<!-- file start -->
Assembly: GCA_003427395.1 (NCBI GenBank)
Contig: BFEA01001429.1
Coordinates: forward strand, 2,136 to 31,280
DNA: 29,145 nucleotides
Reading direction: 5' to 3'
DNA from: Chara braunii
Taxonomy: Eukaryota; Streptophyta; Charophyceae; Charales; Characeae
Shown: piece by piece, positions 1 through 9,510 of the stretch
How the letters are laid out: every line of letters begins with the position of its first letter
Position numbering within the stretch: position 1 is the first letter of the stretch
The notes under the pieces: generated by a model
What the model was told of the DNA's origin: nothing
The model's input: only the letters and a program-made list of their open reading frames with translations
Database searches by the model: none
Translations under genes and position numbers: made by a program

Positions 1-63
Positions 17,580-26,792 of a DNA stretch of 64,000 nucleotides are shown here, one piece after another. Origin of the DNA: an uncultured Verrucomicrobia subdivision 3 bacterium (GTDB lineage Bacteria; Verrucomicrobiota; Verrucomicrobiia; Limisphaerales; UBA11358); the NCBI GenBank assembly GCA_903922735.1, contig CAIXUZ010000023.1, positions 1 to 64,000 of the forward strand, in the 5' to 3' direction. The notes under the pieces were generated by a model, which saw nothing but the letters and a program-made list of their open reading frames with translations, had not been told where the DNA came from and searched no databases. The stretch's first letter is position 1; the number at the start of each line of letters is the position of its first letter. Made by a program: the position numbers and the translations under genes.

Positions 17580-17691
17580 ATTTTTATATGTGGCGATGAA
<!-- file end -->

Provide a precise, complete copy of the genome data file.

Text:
Assembly: GCA_003427395.1 (NCBI GenBank)
Contig: BFEA01001429.1
Coordinates: forward strand, 2,136 to 31,280
DNA: 29,145 nucleotides
Reading direction: 5' to 3'
DNA from: Chara braunii
Taxonomy: Eukaryota; Streptophyta; Charophyceae; Charales; Characeae
Shown: piece by piece, positions 1 through 9,510 of the stretch
How the letters are laid out: every line of letters begins with the position of its first letter
Position numbering within the stretch: position 1 is the first letter of the stretch
The notes under the pieces: generated by a model
What the model was told of the DNA's origin: nothing
The model's input: only the letters and a program-made list of their open reading frames with translations
Database searches by the model: none
Translations under genes and position numbers: made by a program

Positions 1-63
Positions 17,580-26,792 of a DNA stretch of 64,000 nucleotides are shown here, one piece after another. Origin of the DNA: an uncultured Verrucomicrobia subdivision 3 bacterium (GTDB lineage Bacteria; Verrucomicrobiota; Verrucomicrobiia; Limisphaerales; UBA11358); the NCBI GenBank assembly GCA_903922735.1, contig CAIXUZ010000023.1, positions 1 to 64,000 of the forward strand, in the 5' to 3' direction. The notes under the pieces were generated by a model, which saw nothing but the letters and a program-made list of their open reading frames with translations, had not been told where the DNA came from and searched no databases. The stretch's first letter is position 1; the number at the start of each line of letters is the position of its first letter. Made by a program: the position numbers and the translations under genes.

Positions 17580-17691
17580 ATTTTTATATGTGGCGATGAA